For small areas (for instance under 1000 square feet), consider using already-germinated small plants you can buy in trays as “plugs.” These are more costly than seeds, but will establish more quickly. You can find these at specialty suppliers, either local, mail-order, or online.
Step 5. Post-planting management: In the first two years, seeds of annual and biennial weeds still in the soil or blown in will grow faster than your perennial wildflowers. Don’t allow such weeds the first year to get above one foot tall before cutting back to four to six inches high. The wildflowers will, for the most part, remain short and below this height. The second year, cut back to about one foot high since plants will be larger. A weed or string trimmer works well for this. Don’t pull weeds, as this may also disturb wildflower seedlings. Don’t use herbicides as these may drift, killing large patches of both weeds and wildflowers! In the third and future years, mow it close to the ground. This should be done in late fall or early spring, removing the debris from mowing. This exposes the soil to the rapid warmth from the sun in spring, encouraging your wildflowers over cool-season weeds. Learn your wildflowers, and over the years you can selectively weed out any weeds or woody plant seedlings.
The number of plants of any one type will depend on how you will be viewing the meadow. If seeing it from a distance, you’ll want to use larger numbers of each plant type, and place them in sweeping masses. If creating a small area, or one viewed at close range, you may have few of any one type plant, and have them all mixed.
Dry wells are small, excavated pits, filled with stone or gravel that temporarily stores stormwater runoff until it infiltrates (soaks) into the surrounding soil. The stormwater can come straight off of the roof of your house via a downspout that either indirectly or directly connects to the dry well. It can travel indirectly to the dry well through a grassy swale or it can travel directly into the well through a pipe. This design guide describes how you can disconnect your downspout to a swale and dry well that is sized based on the included sizing table (noted below). Dry wells help protect our rivers and streams in combined and separate sewered areas. They help add capacity to Philadelphia’s sewer system during heavy rainfalls by helping prevent the stormwater runoff from reaching the system and instead allowing the runoff to soak into the surrounding soil. In separate sewered areas, the impact of stormwater runoff on neighborhood streams, is reduced. By infiltrating the stormwater runoff on land, the combined (sewage and stormwater) sewer overflows into the Delaware and Schuylkill Rivers are reduced, thereby decreasing pollution in our streams, lessening flooding impacts and improving water quality in our rivers, our drinking water source. Dry wells also recharge groundwater through infiltration, which leads to more flow in streams during dry weather (when it is not raining) and less streambank erosion during wet weather (when it is raining).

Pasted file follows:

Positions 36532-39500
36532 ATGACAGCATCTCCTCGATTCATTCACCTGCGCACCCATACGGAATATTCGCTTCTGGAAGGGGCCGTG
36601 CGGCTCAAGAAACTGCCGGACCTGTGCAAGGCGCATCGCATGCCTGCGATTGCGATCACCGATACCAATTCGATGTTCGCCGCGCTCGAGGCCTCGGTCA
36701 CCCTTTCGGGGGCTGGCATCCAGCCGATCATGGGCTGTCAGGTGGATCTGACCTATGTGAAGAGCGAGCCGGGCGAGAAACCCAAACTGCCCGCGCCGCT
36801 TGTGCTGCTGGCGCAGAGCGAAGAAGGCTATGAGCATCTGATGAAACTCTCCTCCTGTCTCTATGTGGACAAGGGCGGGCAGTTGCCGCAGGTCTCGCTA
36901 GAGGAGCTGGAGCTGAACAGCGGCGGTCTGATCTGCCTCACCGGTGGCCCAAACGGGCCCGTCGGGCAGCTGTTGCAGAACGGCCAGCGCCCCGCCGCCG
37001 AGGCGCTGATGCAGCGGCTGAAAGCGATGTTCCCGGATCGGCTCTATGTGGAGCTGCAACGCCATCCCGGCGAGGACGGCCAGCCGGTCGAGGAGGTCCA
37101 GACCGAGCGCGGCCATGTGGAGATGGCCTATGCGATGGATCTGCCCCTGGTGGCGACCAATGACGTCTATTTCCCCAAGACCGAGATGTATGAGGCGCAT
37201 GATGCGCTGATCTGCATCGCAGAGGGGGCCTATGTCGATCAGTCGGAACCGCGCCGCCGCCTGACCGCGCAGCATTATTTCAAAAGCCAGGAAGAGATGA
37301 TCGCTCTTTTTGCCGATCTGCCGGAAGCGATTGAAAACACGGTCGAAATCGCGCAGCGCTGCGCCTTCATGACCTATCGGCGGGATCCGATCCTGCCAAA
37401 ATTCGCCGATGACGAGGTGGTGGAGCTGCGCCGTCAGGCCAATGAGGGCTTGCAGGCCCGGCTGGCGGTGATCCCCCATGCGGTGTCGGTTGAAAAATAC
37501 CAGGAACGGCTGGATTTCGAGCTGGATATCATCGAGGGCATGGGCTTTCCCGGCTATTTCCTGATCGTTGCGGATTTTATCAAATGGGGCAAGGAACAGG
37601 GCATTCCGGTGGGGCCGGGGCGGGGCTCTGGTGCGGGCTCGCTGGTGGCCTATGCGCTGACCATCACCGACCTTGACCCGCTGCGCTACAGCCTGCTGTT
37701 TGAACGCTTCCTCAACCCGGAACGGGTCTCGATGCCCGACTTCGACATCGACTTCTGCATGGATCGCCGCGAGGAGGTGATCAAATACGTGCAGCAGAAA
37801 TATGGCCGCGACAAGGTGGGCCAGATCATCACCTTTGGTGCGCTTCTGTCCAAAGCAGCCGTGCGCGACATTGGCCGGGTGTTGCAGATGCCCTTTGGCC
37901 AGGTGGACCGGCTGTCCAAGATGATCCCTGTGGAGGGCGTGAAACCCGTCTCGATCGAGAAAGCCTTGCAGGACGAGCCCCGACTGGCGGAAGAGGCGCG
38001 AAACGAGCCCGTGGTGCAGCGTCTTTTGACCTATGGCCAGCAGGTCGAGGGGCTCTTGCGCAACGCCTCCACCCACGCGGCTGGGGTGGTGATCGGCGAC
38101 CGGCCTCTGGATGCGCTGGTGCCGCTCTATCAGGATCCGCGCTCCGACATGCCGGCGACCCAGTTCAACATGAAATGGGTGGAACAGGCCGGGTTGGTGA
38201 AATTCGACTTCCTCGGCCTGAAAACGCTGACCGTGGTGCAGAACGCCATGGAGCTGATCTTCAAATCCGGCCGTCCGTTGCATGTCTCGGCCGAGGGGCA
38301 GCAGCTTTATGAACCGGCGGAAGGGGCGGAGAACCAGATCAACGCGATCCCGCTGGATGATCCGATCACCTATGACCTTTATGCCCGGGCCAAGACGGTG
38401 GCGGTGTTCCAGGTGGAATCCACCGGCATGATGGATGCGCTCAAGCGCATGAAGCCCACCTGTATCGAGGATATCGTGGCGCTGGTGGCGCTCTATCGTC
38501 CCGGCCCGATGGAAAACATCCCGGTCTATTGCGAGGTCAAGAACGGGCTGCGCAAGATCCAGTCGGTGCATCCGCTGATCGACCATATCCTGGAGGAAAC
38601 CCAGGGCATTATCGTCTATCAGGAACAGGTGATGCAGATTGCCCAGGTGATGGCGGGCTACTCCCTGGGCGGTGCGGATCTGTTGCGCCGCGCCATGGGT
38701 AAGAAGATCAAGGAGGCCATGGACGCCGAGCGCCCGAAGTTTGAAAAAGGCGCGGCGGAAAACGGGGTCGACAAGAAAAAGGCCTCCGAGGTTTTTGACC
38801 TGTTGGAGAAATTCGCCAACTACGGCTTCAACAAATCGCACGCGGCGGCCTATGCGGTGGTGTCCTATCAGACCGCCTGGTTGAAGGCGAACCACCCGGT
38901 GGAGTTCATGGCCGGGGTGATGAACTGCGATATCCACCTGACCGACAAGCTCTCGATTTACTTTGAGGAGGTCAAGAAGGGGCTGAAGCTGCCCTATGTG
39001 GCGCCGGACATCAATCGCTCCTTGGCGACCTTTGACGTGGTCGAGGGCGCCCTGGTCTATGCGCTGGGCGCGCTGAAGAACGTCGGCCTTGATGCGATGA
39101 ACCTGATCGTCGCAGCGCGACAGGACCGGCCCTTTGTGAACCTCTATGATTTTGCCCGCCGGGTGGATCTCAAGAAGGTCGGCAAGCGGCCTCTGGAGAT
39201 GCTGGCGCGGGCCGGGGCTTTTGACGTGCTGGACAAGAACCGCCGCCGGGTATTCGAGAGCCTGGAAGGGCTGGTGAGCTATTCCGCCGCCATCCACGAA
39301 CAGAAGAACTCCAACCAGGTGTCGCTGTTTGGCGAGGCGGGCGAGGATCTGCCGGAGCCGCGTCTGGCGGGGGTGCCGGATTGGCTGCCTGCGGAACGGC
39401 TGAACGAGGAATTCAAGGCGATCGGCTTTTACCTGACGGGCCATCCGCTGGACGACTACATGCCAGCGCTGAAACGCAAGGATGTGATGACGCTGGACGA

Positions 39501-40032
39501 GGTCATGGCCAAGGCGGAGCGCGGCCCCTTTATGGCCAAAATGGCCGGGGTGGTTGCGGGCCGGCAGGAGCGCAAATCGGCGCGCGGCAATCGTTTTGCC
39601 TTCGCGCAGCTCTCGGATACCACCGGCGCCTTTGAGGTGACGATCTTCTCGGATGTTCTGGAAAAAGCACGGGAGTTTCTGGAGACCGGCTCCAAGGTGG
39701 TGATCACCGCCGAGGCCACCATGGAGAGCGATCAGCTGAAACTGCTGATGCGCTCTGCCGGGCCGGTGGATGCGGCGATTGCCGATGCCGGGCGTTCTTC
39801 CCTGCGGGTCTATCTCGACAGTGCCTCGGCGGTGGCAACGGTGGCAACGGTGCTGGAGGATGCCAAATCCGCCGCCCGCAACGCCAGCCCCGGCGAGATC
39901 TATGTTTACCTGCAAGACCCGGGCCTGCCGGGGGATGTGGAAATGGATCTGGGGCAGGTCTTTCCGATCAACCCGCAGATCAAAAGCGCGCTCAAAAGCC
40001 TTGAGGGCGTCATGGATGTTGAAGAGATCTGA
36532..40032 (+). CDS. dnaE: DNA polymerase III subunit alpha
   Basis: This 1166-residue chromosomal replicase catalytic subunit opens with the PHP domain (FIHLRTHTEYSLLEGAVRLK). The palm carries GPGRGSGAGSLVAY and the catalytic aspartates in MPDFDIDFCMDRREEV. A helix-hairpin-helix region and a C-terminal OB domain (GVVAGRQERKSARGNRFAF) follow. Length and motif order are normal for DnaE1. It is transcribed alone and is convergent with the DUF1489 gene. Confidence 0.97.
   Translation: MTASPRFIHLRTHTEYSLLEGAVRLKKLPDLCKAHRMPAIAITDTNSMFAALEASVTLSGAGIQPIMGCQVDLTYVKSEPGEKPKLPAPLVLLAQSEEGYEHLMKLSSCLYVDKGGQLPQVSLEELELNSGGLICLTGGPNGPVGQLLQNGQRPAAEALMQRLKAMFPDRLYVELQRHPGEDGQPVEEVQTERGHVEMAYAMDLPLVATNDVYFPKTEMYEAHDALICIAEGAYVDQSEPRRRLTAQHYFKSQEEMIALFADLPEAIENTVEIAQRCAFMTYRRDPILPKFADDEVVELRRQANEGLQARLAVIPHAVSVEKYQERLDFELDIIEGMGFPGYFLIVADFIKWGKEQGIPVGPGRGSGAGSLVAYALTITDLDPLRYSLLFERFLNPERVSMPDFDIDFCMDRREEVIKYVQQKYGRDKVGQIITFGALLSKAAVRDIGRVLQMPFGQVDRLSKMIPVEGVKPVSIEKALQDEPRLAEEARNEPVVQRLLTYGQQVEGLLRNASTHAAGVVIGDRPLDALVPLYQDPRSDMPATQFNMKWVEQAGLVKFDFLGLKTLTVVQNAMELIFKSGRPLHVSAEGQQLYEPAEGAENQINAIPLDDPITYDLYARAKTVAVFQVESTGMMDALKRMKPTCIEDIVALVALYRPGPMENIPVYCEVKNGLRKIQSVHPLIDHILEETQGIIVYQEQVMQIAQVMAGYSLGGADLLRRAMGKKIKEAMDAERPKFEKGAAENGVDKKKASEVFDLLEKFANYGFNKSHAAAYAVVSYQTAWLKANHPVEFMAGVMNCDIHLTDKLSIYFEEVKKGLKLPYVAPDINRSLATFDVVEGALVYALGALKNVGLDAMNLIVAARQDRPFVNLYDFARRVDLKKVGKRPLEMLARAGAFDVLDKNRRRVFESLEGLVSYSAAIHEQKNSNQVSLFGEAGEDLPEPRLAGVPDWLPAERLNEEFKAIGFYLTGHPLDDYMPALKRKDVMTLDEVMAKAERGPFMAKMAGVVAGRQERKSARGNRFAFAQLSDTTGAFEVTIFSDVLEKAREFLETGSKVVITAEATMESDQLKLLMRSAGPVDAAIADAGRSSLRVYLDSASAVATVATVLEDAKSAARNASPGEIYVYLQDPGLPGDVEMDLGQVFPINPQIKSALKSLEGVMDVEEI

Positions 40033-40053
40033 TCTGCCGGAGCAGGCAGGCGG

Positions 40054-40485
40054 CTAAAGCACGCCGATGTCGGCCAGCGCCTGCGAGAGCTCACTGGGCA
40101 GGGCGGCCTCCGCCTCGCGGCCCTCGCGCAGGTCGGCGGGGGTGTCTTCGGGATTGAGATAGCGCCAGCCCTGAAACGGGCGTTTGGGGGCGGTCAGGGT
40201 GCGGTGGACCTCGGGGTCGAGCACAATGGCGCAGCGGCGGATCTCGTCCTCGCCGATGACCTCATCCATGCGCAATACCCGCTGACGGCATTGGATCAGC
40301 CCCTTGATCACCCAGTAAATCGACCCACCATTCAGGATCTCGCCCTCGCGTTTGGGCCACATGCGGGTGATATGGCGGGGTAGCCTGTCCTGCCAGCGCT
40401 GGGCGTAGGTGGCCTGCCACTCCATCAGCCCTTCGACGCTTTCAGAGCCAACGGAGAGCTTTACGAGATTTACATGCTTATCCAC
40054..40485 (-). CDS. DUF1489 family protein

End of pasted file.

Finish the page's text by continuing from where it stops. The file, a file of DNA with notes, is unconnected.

Building a Dry Well
• Conduct an Infiltration Test (see pages 24–25) to determine if your soil conditions are suitable for a dry well.
• Make sure buried electrical, telephone, and TV cables and gas piping are not going to be a problem in the area that you will be digging your dry well. If you don’t know where they are located, call PA One Call at 1-800-242-1776 at least three days before you dig.
• Install leaf guards to prevent leaves and other plant material from entering the downspout and clogging the dry well. • Determine the size of the well. Read through the Dry Well
Sizing section of this fact sheet.
• Determine the volume of crushed stone you will need. Volume of Stone = Dry Well Area x 11⁄2 feet
For example: 33 square feet x 11⁄2 feet = 49.5 cubic feet of stone.
Materials• Measuring tape • Shovel
• Vinyl downspout elbow to fit your downspout (typically 3 in. or 4 in.) • Landscape non-woven
- Make sure the fabric is porous enough to allow water to pass through it.
• Crushed stone
- Use stone that is approximately 1–11⁄2 in. diameter.
- Wash the stone to make sure that it is clean. You can use a sieve to remove fine material if the stone seems to have a lot of small particles.
- It is important that the stone is washed (no dust or particles) and that the stone is uniformly the same size.
- The stone does not have to be very large; it just has to be roughly of a similar size to get the maximum amount of void space in the stone while maintaining the structure of the well.
Please read the Disclaimer on the inside cover, if you are interested in installing this project.
Dry Well Sizing
• Refer to the sizing table. Decide what size storm you would like to store and infiltrate in your dry well. Find the closest number in Column A. About one-third of storms in the Philadelphia area are 0.25 inches or less, 60% are 0.5 inches or less, and 85% are 1.0 inch or less.
• Estimate the roof area draining to the dry well (length [ft.] x width [ft.] = area in square feet). Find the closest value in Column B for the storm depth you have chosen. At this point, you have narrowed your choice down to just one line of the table.
• Find the area required for your dry well in Column D. When you multiply your dry well length and width, the resulting number (area) needs to be at least as great as the number in Column D. Columns E and F show examples of lengths and widths that will work.